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November 11, 1959


Appeal, No. 324, Oct. T., 1959, from order of Court of Common Pleas of Delaware County, Dec. T., 1956, No. 620, in case of Raymond E. Seidel et ux. v. Robert D. Edelman, individually and trading as Lane Hardware, et al. Order affirmed.


Ernest L. Green, with him Butler, Beatty, Greer & Johnson, for appellant.

Harry J. Gerber, with him Rocap & Rocap, for appellees.

Before Rhodes, P.j., Gunther, Wright, Woodside, Ervin, and Watkins, JJ. (hirt, J., absent).

Author: Wright

[ 191 Pa. Super. Page 47]


On January 2, 1955, about eight o'clock p.m., Marian A. Seidel sustained injuries as the result of a fall on the sidewalk along Gunther Avenue in the Borough of Yeadon. She and her husband, Theodore B. Seidel, instituted a trespass action against the borough, and also against Robert D. Edelman, alleged to be the tenant of the premises abutting on the sidewalk. The borough joined Martin Koehler and Anna Koehler, his wife, and also Bernard Azarva, as additional defendants. The Koehlers owned the premises in question and Azarva, not Edelman, was actually the tenant. The action was thereafter discontinued as to Edelman. At the trial a non-suit was entered as to Azarva. The jury returned a verdict in favor of the Seidels in the total sum of $1,500.00 against the borough, and a verdict in favor of the Koehlers so far as liability over to the borough was concerned. The court en banc subsequently granted Seidels' motion for a new trial, and this appeal by the borough followed.*fn1

Mrs. Seidel testified as follows: "My foot went in the hole. My ankle turned over and my weight went down on the right leg... Well, I had two very badly

[ 191 Pa. Super. Page 48]

    lacerated knees in addition to the fact that I could not stand on my foot at all". She was immediately treated by a physician who bandaged the ankle and applied medication to the knees. An x-ray taken the next day was negative as to fracture or dislocation. Mrs. Seidel continued to suffer extreme pain, particularly in the calf of the leg. "Of course the leg at this time was too swollen and too sore to put down on the sheet and the heel was propped so that the leg would be up in the air. I couldn't stand it to touch the sheet or I couldn't stand any covers on it". The result was that Mrs. Seidel was confined to her bed for a month, and eventually was required to take a sabbatical leave from her position as a school teacher. She had previously enjoyed good health. Her physician testified that he originally "found a sprained right ankle", but that phlebitis subsequently developed in the calf of the leg. The physician was not asked whether the phlebitis was caused by the accident.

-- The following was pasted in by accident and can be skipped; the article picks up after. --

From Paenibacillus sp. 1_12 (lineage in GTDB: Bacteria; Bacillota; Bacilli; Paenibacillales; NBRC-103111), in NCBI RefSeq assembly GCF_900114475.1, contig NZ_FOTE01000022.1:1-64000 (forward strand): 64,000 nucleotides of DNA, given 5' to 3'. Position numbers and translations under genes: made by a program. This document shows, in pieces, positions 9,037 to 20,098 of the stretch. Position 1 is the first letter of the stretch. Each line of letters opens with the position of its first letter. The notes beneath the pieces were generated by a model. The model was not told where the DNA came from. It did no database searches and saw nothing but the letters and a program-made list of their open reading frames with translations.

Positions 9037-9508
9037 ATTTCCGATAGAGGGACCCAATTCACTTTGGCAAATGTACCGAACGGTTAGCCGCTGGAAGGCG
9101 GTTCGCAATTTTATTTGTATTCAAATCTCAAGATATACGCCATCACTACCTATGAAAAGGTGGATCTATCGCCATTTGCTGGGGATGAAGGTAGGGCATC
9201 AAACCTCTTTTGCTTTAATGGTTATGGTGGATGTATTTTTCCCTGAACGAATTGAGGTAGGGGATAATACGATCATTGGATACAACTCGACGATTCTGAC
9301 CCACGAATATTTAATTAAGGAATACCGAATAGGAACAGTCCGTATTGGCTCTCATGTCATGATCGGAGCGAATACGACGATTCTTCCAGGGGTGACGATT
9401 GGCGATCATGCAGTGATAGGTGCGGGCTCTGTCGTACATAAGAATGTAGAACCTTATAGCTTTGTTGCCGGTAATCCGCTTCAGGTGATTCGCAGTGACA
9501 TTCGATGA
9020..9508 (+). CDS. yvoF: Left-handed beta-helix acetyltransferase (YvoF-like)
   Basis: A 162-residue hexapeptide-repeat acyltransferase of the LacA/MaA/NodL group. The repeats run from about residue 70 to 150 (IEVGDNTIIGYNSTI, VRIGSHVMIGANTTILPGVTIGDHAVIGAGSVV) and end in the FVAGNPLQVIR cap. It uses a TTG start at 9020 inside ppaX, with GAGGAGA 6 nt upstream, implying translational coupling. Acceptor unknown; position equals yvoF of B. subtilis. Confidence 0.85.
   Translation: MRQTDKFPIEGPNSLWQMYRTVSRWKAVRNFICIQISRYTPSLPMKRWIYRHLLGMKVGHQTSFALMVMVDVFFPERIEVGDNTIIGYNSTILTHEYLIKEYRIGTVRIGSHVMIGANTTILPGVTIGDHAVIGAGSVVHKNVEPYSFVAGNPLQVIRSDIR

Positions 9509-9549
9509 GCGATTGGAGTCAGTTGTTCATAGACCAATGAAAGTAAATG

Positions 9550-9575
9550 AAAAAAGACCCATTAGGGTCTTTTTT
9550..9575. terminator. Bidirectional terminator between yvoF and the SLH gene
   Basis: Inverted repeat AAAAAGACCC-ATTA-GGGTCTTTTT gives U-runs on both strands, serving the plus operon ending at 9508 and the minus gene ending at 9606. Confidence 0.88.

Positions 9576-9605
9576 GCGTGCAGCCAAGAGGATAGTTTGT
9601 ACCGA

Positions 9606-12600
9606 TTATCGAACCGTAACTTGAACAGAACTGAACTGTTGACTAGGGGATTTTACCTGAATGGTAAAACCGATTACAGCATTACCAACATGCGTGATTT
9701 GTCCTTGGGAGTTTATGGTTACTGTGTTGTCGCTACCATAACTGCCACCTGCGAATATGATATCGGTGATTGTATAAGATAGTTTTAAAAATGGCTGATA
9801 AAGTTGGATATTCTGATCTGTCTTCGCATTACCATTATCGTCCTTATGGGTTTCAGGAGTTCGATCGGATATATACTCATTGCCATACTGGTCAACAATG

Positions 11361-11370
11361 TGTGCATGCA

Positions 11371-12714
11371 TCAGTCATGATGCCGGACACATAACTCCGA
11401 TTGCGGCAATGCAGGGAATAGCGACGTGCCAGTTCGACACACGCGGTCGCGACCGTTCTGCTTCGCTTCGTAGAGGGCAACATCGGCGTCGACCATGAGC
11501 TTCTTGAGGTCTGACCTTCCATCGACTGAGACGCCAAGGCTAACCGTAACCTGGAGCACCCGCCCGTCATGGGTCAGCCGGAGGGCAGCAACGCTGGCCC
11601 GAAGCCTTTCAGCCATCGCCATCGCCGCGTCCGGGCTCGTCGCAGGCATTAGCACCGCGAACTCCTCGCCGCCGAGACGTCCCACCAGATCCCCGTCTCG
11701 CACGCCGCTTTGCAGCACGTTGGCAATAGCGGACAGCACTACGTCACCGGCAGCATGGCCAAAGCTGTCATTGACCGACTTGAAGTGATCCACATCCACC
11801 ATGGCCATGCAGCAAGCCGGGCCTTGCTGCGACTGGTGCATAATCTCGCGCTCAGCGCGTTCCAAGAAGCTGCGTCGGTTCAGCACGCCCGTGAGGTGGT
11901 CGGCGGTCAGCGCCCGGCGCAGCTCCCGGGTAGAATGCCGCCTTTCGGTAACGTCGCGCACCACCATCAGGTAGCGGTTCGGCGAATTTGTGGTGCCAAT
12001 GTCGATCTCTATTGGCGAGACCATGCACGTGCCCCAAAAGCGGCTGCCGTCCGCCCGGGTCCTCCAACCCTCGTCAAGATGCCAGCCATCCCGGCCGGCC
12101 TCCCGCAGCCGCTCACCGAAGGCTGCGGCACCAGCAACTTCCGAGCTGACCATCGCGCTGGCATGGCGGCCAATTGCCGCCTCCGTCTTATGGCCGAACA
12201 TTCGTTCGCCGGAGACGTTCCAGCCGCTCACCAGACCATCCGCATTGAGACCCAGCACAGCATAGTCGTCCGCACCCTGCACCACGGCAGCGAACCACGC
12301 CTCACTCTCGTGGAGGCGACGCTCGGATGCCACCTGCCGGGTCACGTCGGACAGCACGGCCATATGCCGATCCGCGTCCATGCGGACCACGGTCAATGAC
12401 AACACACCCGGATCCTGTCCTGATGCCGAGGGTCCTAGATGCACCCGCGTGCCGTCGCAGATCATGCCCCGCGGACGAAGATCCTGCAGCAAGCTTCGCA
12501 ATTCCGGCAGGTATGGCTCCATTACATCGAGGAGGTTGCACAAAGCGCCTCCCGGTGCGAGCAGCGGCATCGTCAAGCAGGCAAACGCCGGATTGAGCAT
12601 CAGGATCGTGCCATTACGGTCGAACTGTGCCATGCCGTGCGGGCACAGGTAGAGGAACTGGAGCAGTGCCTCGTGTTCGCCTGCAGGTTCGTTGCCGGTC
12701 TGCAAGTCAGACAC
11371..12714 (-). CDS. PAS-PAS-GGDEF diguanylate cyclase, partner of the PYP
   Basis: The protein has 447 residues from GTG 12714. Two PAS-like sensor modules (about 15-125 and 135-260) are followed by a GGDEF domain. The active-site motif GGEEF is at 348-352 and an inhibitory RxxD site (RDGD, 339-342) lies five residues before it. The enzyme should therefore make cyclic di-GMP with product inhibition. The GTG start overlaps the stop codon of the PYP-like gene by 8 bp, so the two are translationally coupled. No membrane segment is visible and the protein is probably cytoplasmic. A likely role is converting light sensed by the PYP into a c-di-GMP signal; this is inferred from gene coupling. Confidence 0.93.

The record discloses that, after the testimony was closed, points for charge were handed to the trial judge by defense counsel, including point 5 set forth in the footnote.*fn2 When counsel for the plaintiffs began his summation to the jury, defense counsel raised the objection that there was no testimony that the phlebitis was caused by the accident. Counsel for the plaintiffs then requested permission to reopen the case. The trial judge refused this request, and directed counsel for plaintiffs "to confine himself only to the sprained

[ 191 Pa. Super. Page 49]

    ankle and the claims arising as a result thereof". The record discloses that, after plaintiffs' counsel resumed his summation, there were repeated interruptions by defense counsel. The trial judge at one point stated that "we have just gotten into a situation in this case that has never happened in all my experience both as a lawyer and a judge". In his charge to the jury the trial judge said: "Therefore you may not take into consideration any of the damages, pain or suffering or any other claims for damages, including loss of earnings, as a result of the phlebitis, but must confine yourself to those elements arising from the sprained ankle". At the conclusion of the charge, he affirmed point 5 as submitted by defense counsel.